Introduction to Databases

Assignment #1Due Monday October 7 |

This assignment consists of three automated quizzes, a set of automated XML DTD validation exercises, a set of automated relational algebra exercises, and two challenge problems. It's a fair amount of work so we recommend you get started early. Please leave time to carefully follow the

Automated Quizzes for Basic Material |

Click on the Quizzes tab. You are to complete three quizzes: XML Quiz (6 problems), JSON Quiz (4 problems), and Relational Algebra Quiz (10 problems). There are several versions of each quiz, and you are permitted to take each version up to three times. Note: Throughout the course, all of our quiz questions are designed to have multiple correct and incorrect answers. For each quiz, all of the versions contain the same set of questions, however the correct and incorrect multiple-choice options are different in each version.

Although all quiz attempts and scores are recorded, the only score we will use is the highest score achieved on any version of each quiz as of the due date. We strongly suggest that you start early and continue quizzing until you've achieved a perfect score on at least one version, and you feel you understand the material thoroughly. Also please note:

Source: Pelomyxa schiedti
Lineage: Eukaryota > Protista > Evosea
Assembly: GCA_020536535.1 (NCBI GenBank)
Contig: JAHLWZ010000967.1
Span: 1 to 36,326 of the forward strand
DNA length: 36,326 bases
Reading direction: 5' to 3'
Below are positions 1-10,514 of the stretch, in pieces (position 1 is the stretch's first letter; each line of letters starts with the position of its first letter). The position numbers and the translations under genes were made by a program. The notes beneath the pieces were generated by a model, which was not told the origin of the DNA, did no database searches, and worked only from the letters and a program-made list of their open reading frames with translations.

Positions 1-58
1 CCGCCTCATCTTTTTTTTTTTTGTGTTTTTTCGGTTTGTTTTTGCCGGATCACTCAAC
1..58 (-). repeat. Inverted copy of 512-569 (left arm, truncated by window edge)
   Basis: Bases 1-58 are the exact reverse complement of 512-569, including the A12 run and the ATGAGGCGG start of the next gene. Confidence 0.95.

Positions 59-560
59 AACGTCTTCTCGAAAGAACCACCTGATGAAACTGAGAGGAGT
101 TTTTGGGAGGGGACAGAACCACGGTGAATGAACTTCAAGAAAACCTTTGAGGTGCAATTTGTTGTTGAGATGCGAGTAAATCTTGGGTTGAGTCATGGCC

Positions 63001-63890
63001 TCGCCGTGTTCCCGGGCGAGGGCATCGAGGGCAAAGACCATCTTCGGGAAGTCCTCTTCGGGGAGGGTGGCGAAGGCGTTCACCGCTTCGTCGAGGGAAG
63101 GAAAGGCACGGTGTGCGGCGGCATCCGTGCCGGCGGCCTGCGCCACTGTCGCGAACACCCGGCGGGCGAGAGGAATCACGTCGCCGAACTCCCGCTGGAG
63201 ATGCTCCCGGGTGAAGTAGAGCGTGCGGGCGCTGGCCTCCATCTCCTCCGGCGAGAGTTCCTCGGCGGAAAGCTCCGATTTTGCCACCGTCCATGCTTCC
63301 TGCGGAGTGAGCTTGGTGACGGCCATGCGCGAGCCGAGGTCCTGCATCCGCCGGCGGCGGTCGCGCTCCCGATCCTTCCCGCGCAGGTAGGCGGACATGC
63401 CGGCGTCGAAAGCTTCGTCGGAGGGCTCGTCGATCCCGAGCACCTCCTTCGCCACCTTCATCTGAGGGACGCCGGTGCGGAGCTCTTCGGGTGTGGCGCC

Automated Database Exercises |

Click on the Interactive Exercises tab. Complete the DTD Exercises (3 problems) and the Relational Algebra Exercises (9 problems). The website is designed so you can interactively develop your solutions in place: each problem allows you to run your proposed solution and see a comparison between your result and the expected one. Once you're happy with your solutions, you must press Submit Answers for your score to be recorded. If you prefer to develop your solutions offline, all data files are provided. For XML DTD validation, it's a simple matter to use the xmlint tool, with instructions provided on the Software Quick Guides page. For the relational algebra exercises, downloading the RA system and setting it up to work on the exercises database takes a bit more effort. In general, students find the website to be the most convenient platform on which to develop their solutions. Either way, don't forget to submit your final solutions to obtain your score. You may do the exercises as many times as you like, and we strongly encourage you to keep working on them until you've received a perfect score. Although all scores are recorded, we will only use the highest score you've achieved on each exercises set as of the due date.